Oil prices continued to fall on Friday, posting a fourth straight week of declines and falling to their lowest level since January amid growing concerns that a looming economic downturn will hurt global demand in energy markets.
The price of U.S. benchmark West Texas Intermediate fell about 5% to $79 a barrel, hitting its lowest point since January amid growing recession fears. Meanwhile, international benchmark Brent crude fell below $87 a barrel, also on track for its lowest close since January.
Both WTI and Brent crude were in technically oversold territory, notching a fourth week of declines on Friday and their worst losing streak since last December.
Widespread fears of a recession weighed on energy prices but also hit the stock market recently as the S&P 500 and Dow Jones Industrial Average slipped back into bear market territory on Friday. Both major indexes also set new lows for the year amid a widespread selloff.
The continued strength of the US dollar, which is considered a safe-haven asset, also contributed to the drop in oil. The ICE US Dollar Index, which tracks the greenback against a basket of other currencies, rose nearly 1% to its highest level since 2002.
The Federal Reserve raised interest rates by 75 basis points on Wednesday for the third consecutive policy meeting, as central banks around the world did the same in announcing rate hikes. Concerns about global economic growth “have hit panic mode due to the chorus of central bank pledges to fight inflation,” says Edward Moya, chief market analyst at Oanda.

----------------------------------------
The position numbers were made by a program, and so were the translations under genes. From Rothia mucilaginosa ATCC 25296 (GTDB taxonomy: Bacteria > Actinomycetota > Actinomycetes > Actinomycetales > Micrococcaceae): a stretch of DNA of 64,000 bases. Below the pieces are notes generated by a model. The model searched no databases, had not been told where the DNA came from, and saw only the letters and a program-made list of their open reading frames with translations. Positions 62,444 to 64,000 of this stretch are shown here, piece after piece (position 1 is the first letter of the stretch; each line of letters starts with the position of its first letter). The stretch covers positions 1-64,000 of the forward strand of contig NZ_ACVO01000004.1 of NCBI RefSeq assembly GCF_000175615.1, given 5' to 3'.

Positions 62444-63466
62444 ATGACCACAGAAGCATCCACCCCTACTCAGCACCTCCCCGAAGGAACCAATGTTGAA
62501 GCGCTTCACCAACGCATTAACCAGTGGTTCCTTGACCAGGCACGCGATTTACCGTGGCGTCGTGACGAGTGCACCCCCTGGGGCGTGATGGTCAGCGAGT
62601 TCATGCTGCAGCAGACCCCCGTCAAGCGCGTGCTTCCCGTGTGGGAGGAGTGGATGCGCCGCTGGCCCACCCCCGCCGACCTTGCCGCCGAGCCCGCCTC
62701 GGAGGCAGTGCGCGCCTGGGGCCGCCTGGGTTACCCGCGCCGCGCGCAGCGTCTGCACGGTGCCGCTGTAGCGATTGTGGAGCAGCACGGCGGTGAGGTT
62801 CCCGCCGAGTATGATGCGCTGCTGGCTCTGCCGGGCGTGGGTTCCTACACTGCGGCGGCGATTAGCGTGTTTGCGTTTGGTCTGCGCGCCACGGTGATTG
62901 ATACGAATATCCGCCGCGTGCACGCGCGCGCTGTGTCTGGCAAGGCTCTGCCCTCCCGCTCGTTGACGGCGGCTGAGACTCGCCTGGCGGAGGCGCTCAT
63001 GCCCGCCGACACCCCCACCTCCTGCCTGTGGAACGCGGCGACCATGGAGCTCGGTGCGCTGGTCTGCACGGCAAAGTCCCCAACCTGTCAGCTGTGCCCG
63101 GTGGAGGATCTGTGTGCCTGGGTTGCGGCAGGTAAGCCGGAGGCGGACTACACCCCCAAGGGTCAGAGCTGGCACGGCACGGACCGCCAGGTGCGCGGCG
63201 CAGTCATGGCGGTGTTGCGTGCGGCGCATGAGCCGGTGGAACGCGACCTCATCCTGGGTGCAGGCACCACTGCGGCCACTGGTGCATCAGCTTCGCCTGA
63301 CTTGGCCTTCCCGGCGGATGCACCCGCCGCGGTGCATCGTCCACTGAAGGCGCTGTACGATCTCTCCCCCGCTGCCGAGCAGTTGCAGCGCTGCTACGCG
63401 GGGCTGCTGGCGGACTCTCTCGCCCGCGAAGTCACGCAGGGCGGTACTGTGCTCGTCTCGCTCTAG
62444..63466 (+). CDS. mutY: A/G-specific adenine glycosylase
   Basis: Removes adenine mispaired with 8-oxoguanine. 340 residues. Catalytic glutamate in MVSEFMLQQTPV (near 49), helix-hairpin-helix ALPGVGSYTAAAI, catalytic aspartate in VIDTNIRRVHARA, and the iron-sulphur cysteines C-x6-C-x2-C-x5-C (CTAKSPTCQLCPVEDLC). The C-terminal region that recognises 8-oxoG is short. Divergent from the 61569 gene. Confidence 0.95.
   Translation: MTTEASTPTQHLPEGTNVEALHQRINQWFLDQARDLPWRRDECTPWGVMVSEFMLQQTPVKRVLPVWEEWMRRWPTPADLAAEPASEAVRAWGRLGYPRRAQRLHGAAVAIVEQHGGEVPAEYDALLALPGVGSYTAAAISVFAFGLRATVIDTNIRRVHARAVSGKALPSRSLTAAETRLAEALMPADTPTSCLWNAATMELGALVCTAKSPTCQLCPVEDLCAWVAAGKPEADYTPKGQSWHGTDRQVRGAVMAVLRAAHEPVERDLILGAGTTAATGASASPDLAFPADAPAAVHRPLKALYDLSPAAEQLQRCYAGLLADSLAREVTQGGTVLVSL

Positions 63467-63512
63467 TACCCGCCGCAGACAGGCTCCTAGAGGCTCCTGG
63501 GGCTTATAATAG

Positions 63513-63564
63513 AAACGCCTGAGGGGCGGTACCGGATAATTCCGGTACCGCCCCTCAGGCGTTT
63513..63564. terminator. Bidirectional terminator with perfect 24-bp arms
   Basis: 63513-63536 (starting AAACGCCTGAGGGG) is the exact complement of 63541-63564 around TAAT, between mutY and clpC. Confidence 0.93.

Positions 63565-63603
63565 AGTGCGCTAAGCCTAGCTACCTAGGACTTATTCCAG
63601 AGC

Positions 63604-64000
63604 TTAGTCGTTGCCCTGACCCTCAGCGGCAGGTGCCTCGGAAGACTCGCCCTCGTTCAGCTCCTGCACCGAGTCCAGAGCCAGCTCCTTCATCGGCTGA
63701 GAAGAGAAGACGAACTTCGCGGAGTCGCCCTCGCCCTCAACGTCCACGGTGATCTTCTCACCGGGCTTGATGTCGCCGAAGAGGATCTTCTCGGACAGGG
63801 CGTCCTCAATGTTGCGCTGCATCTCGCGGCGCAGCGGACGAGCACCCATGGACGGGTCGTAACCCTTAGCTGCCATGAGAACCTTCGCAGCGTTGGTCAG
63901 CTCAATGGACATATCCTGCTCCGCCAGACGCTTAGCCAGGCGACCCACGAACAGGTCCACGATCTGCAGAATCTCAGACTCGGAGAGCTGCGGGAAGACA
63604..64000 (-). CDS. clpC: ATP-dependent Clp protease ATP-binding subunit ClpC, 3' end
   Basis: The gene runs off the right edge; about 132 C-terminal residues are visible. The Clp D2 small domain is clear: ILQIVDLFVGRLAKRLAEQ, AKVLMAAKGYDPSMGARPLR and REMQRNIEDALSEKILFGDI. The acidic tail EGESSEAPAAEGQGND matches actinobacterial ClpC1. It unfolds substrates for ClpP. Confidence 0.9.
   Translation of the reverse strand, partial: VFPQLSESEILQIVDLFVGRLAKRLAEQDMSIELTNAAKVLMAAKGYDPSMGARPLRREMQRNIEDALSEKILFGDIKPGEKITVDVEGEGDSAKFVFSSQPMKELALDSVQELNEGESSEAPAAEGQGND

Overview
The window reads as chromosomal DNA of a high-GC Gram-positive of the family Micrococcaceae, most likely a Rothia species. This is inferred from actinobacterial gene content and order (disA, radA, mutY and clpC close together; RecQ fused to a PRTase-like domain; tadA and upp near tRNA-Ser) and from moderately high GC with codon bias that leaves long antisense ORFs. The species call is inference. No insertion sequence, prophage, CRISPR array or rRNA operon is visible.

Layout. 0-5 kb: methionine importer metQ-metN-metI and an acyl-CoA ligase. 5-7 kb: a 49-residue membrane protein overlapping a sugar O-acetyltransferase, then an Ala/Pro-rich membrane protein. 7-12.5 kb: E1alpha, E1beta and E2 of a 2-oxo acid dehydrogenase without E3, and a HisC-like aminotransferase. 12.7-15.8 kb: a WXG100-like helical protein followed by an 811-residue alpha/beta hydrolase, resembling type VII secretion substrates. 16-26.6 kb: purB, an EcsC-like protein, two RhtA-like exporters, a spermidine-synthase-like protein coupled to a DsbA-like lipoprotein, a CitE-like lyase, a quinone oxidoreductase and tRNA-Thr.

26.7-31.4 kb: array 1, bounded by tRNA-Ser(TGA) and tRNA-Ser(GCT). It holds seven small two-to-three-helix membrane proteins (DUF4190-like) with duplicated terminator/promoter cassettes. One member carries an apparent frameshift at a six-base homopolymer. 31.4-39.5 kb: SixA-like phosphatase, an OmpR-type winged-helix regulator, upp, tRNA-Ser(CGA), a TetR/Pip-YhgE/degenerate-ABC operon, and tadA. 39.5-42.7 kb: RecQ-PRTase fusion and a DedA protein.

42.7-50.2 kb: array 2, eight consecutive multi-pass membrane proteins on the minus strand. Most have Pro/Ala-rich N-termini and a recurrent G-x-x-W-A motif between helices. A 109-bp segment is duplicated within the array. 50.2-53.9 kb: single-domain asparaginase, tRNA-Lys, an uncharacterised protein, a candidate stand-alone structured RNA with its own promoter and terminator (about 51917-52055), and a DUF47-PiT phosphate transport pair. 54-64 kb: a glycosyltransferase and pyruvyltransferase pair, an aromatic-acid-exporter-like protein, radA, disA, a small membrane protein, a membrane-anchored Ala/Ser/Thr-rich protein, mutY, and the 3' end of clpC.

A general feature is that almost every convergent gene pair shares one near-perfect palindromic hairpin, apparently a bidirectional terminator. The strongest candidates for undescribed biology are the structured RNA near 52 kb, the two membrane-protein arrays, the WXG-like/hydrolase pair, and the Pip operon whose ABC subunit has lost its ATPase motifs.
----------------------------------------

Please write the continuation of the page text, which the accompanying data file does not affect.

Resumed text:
“Central banks are poised to remain aggressive in raising rates, which will weaken both economic activity and the short-term outlook for oil demand,” he describes, adding, “the dollar rally is poised to enter another level that could keep pressure on commodities. .”
The S&P 500 energy sector fell more than 6% on Friday, its worst day since May and adding to losses in recent weeks. Still, the sector has far outperformed the benchmark S&P 500 this year (down 23%) and is up more than 20% thanks to a surge in oil prices earlier this year.
However, some investors may be looking to cash in now that oil prices have fallen back to earth. “Not only are there concerns about consumption given the rising risks of a recession, but it’s a pretty crowded space with a lot of edgy appetites sitting on healthy annual gains that they’d like to lock in,” says Vital Knowledge founder Adam. Crisafulli.
Still, many experts remain cautiously optimistic about long-term oil price growth. They warn that as sanctions on Russian energy tighten during the ongoing war in Ukraine, global supplies could be further constrained. As a result, many of Wall Street’s biggest banks are predicting a recovery in prices during the fourth quarter of this year, especially if steady demand and low inventories continue.
“Despite all the bearishness hitting oil prices, economic activity is not falling off a cliff,” Moya asserts. He predicts that if the persistent selling continues next week, WTI could soon fall to $74 a barrel.
“Oil prices are certain to come under renewed upward pressure as the European Union prepares to implement its sanctions against Russian oil in the coming months,” said Mark Zandi, chief economist at Moody’s Analytics. While some of Russia’s EU oil imports will be diverted to other countries, “filling the void in oil supplies could prove difficult, at least early enough to avoid a debilitating spike in prices,” he adds.